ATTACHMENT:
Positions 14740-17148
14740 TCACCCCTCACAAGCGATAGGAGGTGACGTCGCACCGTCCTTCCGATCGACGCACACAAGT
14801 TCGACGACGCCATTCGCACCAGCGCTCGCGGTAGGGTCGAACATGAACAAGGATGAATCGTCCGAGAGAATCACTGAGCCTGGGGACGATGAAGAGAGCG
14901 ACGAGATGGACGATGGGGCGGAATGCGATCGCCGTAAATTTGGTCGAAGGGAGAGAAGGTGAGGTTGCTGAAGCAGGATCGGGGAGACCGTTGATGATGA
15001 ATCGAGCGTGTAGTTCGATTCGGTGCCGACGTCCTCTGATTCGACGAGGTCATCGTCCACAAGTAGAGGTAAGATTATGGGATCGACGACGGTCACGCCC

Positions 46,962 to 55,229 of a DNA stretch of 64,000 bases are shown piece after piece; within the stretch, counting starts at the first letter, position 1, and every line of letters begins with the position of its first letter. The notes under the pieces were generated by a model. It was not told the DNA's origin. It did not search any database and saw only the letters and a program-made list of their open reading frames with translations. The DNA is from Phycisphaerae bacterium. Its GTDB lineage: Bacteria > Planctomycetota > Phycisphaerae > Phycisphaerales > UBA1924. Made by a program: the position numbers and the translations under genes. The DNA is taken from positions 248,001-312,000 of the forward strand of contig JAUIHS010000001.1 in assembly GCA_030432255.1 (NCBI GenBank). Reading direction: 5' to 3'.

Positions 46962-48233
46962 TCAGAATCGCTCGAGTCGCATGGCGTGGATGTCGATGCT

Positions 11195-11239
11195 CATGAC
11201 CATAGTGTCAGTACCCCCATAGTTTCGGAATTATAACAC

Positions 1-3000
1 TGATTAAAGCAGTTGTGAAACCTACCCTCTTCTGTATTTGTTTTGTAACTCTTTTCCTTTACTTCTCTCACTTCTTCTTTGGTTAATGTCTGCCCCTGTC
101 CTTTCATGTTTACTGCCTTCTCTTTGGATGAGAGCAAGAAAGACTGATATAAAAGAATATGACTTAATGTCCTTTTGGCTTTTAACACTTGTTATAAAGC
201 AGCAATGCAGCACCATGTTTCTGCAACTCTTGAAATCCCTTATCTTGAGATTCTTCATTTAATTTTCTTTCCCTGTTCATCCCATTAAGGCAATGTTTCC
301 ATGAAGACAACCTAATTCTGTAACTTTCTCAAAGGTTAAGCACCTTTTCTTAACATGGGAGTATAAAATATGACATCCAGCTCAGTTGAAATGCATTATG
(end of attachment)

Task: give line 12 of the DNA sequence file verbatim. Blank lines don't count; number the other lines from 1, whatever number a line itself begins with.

Positions 1-3000